“I’m fascinated by the out-of-the-ordinary experiences that people have. Prima facie, they seem to indicate that materialism, positivism, etc. are false, but they also seem to have a definite content that hasn’t fully been explored” – male lecturer, top UK department.
How does philosophy influence the personal beliefs of philosophers of religion?
An interesting theme that emerged was philosophical training and engagement led to belief revision. The direction of this revision was most frequently in the direction from theism to atheism, in line with recent work in cognitive science of religion that indicates that analytic reasoning and active reflection discourage religious belief. Several authors stated that they held unreflective religious beliefs before they studied philosophy, which they subsequently began to question, and abandon, as a result:
“I was a theist when I began university. It was during reading Hume’s Dialogues in my second year that I began the road to atheism. I believed that Hume successfully undermined every rational reason I had for my personal belief in God… I have to admit that I initially felt very confused, lost, ashamed and angry when I realized that I no longer could count myself as a believer. But, at the same time, I had an overriding curiosity to understand how it was that I became such an ardent believer to begin with. I realized early on that it could not simply be cultural. The intuitive pull of many religious beliefs seemed too strong to merely have been a product of my upbringing” – male research associate, UK university.
“My work in philosophy of religion has led me to reject most of the religious beliefs I was taught as a child. It has also resulted in my rejecting scientific naturalism” – professor at a public university, gender and country not disclosed
One male associate professor at a US liberal arts college says that his growing disenchantment with arguments for theism was the final push for him to become an atheist: “I recall specifically the straw that broke the camel’s back – that made me finally admit that I was an atheist – was reading the arguments in a book called [redacted]. The theist in the debate was [redacted], and his arguments were so bad – and he so obviously willfully ignored the arguments of his opponent – that I finally said “I can’t be on this side anymore.” (Specifically, I recall the atheist saying “by this argument I’m not saying X, which is clearly false, but instead I am saying Y” and [redacted’s] main response to the argument was “my atheist opponent says X, which is obviously false”). This is not what convinced me that atheism is true – I was already convinced of that – but this is what made it okay in my eyes to finally admit that I was an atheist. I have found the arguments of the other bigwigs in philosophy – at least when they’re arguing about religion – [redacted] to be just as intellectually bankrupt and ad hoc.”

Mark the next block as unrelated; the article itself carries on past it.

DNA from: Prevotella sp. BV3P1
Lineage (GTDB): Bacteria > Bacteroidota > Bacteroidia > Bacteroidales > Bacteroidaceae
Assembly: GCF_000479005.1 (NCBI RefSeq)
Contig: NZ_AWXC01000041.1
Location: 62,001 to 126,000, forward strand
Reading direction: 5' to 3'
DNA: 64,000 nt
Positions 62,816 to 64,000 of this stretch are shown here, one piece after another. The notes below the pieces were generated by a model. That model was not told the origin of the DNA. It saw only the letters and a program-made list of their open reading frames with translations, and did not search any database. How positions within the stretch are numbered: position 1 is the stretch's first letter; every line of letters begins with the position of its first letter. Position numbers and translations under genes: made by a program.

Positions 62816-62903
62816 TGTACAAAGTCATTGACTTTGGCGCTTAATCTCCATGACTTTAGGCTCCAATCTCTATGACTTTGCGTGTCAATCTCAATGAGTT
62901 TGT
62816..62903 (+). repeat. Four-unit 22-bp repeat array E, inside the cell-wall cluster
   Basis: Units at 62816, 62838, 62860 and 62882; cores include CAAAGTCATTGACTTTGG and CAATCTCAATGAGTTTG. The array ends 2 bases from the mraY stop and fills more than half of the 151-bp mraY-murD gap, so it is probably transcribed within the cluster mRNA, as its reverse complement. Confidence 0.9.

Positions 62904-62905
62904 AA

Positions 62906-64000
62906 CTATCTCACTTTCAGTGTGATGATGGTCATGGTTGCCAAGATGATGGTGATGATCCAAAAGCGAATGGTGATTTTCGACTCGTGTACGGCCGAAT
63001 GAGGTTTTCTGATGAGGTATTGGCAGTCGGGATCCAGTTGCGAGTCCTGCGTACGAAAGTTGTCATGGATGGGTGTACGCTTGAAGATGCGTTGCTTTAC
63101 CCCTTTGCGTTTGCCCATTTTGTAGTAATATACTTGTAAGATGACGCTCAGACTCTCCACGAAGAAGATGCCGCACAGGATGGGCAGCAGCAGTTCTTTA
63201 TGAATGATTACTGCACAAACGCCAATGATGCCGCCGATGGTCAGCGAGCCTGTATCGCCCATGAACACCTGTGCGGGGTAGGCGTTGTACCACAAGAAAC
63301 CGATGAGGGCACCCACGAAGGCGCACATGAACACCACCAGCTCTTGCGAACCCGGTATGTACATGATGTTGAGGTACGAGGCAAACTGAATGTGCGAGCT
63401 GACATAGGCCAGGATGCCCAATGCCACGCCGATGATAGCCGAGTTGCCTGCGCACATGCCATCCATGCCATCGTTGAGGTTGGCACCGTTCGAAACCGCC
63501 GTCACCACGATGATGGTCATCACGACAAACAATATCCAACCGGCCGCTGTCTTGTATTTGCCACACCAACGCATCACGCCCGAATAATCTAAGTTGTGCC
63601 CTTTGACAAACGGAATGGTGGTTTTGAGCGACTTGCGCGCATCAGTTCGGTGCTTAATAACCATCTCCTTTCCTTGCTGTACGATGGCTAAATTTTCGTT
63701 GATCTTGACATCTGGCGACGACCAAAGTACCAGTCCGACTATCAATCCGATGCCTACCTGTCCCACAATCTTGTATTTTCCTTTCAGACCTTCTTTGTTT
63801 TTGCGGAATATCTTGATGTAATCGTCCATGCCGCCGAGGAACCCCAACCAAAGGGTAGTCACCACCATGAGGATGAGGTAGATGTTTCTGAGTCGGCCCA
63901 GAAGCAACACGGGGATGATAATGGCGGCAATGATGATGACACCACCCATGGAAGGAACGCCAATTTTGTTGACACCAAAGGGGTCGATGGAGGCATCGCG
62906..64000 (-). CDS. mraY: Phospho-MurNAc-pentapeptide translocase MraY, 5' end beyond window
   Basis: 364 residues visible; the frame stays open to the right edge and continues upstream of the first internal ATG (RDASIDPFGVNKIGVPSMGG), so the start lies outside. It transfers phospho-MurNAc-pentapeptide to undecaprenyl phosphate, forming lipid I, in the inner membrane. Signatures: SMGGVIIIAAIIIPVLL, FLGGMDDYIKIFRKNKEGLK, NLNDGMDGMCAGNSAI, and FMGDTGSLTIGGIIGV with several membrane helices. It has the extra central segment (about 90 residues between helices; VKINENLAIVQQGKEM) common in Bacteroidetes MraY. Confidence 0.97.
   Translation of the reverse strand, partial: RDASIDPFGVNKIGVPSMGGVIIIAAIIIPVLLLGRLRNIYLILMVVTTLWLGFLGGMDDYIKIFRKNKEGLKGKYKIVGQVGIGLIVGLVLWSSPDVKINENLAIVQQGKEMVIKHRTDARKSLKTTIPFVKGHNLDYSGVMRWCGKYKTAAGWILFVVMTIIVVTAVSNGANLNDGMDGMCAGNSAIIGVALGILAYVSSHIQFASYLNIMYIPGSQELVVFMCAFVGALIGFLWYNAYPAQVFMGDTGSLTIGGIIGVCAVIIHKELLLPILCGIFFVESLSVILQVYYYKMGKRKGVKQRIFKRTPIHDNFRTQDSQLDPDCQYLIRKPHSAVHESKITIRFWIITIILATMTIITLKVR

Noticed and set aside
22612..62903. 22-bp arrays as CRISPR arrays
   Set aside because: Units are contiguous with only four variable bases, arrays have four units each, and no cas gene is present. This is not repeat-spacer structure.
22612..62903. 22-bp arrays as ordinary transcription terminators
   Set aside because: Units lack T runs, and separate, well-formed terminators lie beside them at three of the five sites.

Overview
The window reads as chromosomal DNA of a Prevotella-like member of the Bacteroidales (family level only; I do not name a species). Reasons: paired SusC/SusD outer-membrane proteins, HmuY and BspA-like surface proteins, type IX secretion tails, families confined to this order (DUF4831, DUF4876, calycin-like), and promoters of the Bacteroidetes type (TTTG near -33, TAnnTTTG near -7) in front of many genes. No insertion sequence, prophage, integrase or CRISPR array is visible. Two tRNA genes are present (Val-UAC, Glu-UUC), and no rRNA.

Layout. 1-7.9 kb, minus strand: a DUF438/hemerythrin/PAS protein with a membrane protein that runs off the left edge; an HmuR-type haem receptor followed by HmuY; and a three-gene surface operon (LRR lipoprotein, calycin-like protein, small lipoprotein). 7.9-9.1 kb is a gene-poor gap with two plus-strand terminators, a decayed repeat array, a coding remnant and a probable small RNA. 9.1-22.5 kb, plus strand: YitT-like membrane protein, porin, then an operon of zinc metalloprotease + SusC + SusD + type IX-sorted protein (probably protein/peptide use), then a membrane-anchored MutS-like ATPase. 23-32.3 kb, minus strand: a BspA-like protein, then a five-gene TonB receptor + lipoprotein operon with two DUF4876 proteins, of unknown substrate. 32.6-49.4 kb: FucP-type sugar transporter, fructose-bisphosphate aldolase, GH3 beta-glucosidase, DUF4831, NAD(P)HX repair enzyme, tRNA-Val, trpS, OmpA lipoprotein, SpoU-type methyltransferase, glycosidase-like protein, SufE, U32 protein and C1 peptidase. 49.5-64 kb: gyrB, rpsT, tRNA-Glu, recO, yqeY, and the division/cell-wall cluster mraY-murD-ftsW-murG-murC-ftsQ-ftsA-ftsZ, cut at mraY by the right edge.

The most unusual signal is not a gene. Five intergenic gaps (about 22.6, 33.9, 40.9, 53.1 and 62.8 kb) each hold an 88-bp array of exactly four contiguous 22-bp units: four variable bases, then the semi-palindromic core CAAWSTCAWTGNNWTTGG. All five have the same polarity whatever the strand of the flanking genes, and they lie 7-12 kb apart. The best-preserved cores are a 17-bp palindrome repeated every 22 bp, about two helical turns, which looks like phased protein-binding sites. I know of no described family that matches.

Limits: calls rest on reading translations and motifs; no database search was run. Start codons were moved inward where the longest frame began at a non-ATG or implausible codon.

Another participant, a male professor in a US teaching oriented school, journeyed from Christianity to some qualified form of agnosticism: “My work has deeply affected my beliefs and my resulting loss of Christian beliefs has impacted my work as well. While I speak from a Christian perspective, I have noticed things about, say, the teachings of Jesus I would not likely have noticed in my Christian days. And I am much more outspoken about issues that I would have at one time considered heretical”.
We can find a similar response by a male assistant professor at a regional US state school “… though I still have my theistic beliefs, I no longer think that they are epistemically justified. Coming to grips with the epistemic significance of disagreement has moved me to this position”